Agriculture Minister Outlines Programme to Contain Pink Mealy Bug


Minister of Agriculture and Lands, Roger Clarke, on )(July 10) confirmed the presence of the pink hibiscus mealy bug in the island, and outlined a programme to contain the pest including the importation of the Parasitoid Wasp or Anagyrus Kamali, the natural predator of the bug.
He said that one year’s supply of the wasps will be imported, with the first batch expected to be in the island by the end of July and will be released on a monthly basis.

Picture showing the Pink Hibiscus Mealy Bug adult females and egg sac with eggs as seen under the compound microscope

Minister Clarke, who was addressing a press conference held at his Hope Gardens offices in Kingston, informed that the “Plant Protection Unit has been working with the United States Department of Agriculture’s Animal and Plant Health Inspection Service (USDA/APHIS) to source the natural enemy for rearing and releasing into the infested areas of Commodore and Manchioneal in Portland.”
He said the Ministry has already obtained permits for the importation of the wasps from the USDA/APHIS and a bio control team will be visiting Portland this week to assess the conditions for their release.
Additionally, he informed that the Ministry will be setting up facilities for the mass rearing of the natural enemies.
The Ministry, he said, has the technical expertise to deal with the pink mealy bug, noting that representatives from the Ministry were involved in regional efforts to control the pest and had developed a containment plan in 1996, while a taskforce has been re-established to monitor the situation.
“All technical officers have been trained in mealy bug detection and have also been exposed to the rearing of the parasitoid wasp,” he added.
According to the Agriculture Minister, “if the pest is left unchecked, it can become a potential threat to the island’s agricultural sector,” as it is said to affect some 300 varieties of plants and crops including ornamentals, fruits and vegetables and a variety of trees such as the Blue Mahoe, Guango and Teak.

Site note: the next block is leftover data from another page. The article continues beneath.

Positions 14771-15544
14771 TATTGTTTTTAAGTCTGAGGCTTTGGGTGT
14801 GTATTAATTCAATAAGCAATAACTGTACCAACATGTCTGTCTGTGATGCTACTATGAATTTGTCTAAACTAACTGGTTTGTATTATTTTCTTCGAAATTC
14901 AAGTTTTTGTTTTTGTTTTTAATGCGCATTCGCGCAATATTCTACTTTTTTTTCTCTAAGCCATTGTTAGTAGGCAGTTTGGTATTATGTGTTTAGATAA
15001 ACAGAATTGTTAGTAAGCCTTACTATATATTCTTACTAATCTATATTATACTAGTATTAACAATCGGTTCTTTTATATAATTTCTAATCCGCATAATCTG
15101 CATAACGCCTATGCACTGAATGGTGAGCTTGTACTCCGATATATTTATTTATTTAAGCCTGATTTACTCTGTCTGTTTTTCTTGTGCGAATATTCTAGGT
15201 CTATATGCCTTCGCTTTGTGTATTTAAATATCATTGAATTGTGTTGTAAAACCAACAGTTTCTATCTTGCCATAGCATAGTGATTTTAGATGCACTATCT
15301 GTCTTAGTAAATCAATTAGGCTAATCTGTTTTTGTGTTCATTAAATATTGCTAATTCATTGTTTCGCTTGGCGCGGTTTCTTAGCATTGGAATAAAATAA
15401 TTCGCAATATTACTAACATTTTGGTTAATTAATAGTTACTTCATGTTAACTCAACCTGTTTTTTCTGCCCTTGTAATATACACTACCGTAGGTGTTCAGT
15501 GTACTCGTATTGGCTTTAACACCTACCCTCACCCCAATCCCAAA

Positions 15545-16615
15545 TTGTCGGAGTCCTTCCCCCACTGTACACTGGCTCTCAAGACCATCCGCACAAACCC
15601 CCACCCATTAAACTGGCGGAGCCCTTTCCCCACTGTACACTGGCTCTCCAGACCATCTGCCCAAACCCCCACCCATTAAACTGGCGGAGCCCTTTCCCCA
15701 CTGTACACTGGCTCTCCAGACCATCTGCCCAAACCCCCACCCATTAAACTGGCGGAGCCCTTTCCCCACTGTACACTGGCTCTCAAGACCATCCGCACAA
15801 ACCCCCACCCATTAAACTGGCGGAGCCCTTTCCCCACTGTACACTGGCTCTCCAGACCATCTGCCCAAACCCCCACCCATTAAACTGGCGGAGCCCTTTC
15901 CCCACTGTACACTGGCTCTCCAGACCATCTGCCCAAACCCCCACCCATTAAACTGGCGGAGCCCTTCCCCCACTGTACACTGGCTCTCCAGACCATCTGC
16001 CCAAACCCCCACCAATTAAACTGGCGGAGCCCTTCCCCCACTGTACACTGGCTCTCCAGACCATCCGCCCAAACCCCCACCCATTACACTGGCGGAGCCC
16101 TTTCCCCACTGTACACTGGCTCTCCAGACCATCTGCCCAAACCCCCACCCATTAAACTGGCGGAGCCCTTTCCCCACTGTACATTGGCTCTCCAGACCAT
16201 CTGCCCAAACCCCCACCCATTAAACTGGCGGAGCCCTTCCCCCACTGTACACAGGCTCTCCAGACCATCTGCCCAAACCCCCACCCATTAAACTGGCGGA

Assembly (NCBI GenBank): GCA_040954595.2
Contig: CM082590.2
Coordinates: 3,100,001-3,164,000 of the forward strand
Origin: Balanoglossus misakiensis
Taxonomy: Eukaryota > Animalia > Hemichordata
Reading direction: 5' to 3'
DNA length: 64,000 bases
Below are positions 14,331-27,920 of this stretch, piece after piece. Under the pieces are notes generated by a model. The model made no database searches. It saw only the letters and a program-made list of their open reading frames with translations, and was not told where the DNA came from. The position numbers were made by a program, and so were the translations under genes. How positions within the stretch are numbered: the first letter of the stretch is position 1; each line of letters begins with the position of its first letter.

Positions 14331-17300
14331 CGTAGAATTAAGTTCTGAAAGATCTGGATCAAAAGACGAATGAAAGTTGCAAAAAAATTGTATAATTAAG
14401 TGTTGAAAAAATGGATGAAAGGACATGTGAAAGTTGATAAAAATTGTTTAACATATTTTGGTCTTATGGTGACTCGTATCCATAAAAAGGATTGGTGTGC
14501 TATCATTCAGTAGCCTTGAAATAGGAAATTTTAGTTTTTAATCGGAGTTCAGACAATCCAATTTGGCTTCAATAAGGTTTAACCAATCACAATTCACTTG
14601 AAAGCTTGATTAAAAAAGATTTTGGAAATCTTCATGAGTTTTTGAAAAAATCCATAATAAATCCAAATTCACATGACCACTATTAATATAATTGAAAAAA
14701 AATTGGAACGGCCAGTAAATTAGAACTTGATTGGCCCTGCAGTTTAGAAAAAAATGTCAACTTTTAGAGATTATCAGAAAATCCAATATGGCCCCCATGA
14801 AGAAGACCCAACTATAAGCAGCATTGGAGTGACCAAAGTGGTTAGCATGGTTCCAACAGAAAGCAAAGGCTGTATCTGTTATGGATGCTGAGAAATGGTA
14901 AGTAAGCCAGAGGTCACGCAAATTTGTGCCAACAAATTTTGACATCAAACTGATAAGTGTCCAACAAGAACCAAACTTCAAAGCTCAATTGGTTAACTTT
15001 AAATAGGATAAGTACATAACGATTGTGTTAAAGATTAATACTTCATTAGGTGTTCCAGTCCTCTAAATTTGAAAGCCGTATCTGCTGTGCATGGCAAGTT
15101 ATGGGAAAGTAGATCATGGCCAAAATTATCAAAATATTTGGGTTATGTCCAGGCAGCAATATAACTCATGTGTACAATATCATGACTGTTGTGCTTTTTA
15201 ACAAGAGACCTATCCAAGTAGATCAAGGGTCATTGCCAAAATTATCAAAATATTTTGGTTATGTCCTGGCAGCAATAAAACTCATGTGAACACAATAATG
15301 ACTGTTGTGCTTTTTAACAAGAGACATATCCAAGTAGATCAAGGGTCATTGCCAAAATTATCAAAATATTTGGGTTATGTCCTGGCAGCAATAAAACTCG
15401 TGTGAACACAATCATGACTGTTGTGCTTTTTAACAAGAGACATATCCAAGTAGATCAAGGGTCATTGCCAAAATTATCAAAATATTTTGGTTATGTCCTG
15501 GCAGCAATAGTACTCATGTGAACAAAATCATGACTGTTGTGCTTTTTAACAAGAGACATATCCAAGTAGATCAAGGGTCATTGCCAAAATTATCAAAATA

In the meantime, Minister Clarke informed that scientists will be conducting further survey of Portland and will also be inspecting nurseries in adjoining parishes on a regular basis, to ascertain if the pest has spread beyond the affected communities.
He advised that the movement of plants and planting materials from the affected areas is not recommended at this time and failure to adhere to this recommendation will result in the issuance of a stop order on movement by the Plant Quarantine Division.
He pointed out that with the new discovery, phytosanitary measures will be put in place to satisfy the requirements of trading partners under the World Trade Organization (WTO) Sanitary and Phytosanitary Agreement.
Additionally, it will now be a requirement that all phytosanitary certificates issued by the Plant Quarantine Unit must state that all shipments have been checked and found to be free of the pest, even though shipments may still be subject to inspection by the importing country.
Farmers, he said, can assist in the eradication measure by reporting any suspicious finds to the nearest Rural Agricultural Development Authority (RADA) office, the Plant Quarantine Division or call the Pink Mealy Bug Hotline which is 1-888-991-5100.

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